The answer is: a little bit. A little bit better.
This last trip to Kansas City Medical Center was remarkable….
Not just for the test results either.
These tests verified that I have had improvement in the lower frequencies as seen in my last testing in December 2018. However, no other new significant gains. The fact remains that it is stunning that my ear repaired itself at all. We will continue to monitor and test, but that may be the extent of hearing improvement for this test subject.
Speaking of which… it looks like there will only be 26 of us in this first human trial group. The study sponsor Novartis apparently has decided upon a few things. First, that they have demonstrated what they set out to do. Namely, they can deliver a drug to the inner ear without harm. Secondly, while they have seen significant hearing improvement in some subjects..it is not yet predictable. They don’t know why it worked in some patients and not in others. That diagnostic is the second part of the holy grail of genetic repair of hearing loss.
Across the globe, there are several scientific teams working their way down this genetic path. One or more of them will also likely benefit from the published work that Novartis has done so far. As an interested patient, I am convinced it can be done.
One of the reasons I remain convinced was the second part of my visit this last trip. I spent one afternoon at the research lab of Dr Hinrich Staecker. Dr Staecker for newcomers to the blog, is my surgeon and the designer of the surgical techniques to “dose” the inner ear with a virus carrying the gene to repair hearing loss.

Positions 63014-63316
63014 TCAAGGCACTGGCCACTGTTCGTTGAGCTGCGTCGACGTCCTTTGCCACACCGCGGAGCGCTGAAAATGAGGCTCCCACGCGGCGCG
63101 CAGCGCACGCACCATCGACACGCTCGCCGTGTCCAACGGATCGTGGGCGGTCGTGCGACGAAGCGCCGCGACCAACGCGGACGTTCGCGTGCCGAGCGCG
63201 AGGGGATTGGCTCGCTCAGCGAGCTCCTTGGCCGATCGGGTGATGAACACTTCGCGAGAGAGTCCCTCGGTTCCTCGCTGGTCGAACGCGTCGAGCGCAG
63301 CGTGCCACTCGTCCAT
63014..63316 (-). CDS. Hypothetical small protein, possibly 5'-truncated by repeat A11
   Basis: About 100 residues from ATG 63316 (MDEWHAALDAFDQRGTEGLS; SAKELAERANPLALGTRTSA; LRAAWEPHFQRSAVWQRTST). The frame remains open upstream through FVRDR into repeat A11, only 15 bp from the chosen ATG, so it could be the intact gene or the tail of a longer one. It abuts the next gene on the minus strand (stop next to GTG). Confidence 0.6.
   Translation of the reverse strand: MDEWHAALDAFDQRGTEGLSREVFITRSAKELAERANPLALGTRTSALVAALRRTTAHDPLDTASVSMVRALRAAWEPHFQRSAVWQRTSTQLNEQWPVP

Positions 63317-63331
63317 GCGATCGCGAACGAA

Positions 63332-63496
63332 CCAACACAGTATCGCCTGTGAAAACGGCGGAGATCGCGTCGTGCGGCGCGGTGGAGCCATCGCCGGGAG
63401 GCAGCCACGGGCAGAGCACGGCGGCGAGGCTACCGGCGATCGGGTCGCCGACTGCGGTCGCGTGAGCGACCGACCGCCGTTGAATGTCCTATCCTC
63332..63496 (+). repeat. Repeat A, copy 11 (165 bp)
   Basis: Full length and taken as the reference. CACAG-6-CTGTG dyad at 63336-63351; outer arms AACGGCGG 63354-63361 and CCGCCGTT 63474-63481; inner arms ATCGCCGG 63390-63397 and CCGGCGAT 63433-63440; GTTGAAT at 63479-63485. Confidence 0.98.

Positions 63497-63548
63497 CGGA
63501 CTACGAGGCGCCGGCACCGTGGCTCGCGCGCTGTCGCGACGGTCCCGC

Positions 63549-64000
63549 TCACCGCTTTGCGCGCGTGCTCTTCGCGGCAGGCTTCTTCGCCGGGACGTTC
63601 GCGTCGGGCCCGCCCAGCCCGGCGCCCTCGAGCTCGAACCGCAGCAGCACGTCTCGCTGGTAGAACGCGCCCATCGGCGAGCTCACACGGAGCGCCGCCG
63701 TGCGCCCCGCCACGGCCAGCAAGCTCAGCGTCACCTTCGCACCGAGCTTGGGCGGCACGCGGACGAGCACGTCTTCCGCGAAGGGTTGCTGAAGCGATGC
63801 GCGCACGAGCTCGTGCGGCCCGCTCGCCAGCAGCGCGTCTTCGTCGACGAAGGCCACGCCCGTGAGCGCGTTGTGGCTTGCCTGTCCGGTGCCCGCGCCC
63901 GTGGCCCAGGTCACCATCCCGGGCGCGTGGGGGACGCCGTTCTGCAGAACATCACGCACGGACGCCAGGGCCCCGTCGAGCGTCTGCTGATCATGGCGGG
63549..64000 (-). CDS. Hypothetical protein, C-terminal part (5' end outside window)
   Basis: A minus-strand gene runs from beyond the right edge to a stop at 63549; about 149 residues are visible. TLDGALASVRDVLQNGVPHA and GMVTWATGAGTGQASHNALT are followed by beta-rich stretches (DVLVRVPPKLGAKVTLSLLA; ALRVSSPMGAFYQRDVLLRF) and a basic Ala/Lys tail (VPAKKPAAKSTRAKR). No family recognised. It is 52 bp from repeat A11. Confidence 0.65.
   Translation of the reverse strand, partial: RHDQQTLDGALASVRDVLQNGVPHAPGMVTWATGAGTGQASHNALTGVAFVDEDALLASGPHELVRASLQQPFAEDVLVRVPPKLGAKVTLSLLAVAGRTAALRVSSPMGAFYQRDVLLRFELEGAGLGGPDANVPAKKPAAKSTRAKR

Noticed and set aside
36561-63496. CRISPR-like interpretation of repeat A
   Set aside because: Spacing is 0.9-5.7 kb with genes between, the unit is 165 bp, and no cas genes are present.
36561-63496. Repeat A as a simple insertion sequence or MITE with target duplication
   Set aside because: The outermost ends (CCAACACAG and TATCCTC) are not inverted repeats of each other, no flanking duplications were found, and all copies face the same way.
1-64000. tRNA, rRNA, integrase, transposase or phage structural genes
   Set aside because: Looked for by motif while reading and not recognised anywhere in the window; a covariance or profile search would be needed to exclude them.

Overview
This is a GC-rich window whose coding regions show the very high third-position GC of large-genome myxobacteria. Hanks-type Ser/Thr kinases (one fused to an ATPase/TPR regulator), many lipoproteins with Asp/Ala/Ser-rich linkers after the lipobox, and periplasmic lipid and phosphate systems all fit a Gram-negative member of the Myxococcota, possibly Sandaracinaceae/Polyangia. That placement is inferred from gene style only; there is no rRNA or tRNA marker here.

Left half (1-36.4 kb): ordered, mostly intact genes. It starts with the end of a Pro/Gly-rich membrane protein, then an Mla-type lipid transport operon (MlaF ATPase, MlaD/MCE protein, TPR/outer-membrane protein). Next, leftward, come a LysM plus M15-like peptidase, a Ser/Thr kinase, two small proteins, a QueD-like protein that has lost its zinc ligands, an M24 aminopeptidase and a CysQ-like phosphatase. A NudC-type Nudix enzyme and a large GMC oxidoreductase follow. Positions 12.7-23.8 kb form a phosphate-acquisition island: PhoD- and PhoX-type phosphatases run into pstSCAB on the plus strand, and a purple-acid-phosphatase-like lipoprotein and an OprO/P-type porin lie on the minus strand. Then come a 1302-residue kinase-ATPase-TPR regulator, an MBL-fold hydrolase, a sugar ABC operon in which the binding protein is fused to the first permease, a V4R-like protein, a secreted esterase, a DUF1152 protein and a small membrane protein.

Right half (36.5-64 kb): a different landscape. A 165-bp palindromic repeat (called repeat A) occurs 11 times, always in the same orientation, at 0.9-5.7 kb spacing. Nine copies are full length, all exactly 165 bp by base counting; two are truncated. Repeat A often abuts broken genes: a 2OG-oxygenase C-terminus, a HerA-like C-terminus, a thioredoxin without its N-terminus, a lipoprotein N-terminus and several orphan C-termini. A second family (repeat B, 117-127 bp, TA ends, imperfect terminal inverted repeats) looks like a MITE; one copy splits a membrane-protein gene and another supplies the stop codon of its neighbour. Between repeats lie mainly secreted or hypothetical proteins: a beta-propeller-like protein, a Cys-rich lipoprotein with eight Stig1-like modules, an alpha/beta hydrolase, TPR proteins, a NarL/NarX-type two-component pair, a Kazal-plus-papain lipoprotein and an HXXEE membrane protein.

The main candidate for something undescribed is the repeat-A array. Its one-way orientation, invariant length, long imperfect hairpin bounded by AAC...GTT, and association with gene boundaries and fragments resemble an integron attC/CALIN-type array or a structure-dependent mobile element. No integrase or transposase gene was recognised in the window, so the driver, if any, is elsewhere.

What he and his team are doing and researching is right out of a Michael Crighton novel. Using super computers they are trying to map the entire molecular structure of the inner ear. Again searching for diagnostic reliability. He uses a molecular 3D printer to create structures. One of his team has figured out how to build molecules that interlock just like Legos. I guess they could build a molecular train set if they wanted to ..
Another part of his research team is doing serious work on tinnitus. They are identifying “markers” to help diagnose and predict tinnitus. They have seen tinnitus present itself where there are damaged hair cells, but not where the cell is completely gone. There is absolutely remarkable science being done here and elsewhere. For another example, there is this mapping work being done: http://www.hearingreview.com/2018/12/researchers-map-functioning-inner-ear/
All this is to say that everything I am seeing, reading and experiencing continues to convince me that real restoration of hearing loss in human beings will be regularly possible in my lifetime. And let me note that I am 70 years old, so they better keep movin right along
Thanks again for your report and glad to hear there was at least progress. Now to hope and pray for the genetic road map for diagnostic and treatment reliability. Being 70 the “in our lifetime” part starts looking much shorter than when we were in 1st grade 🙂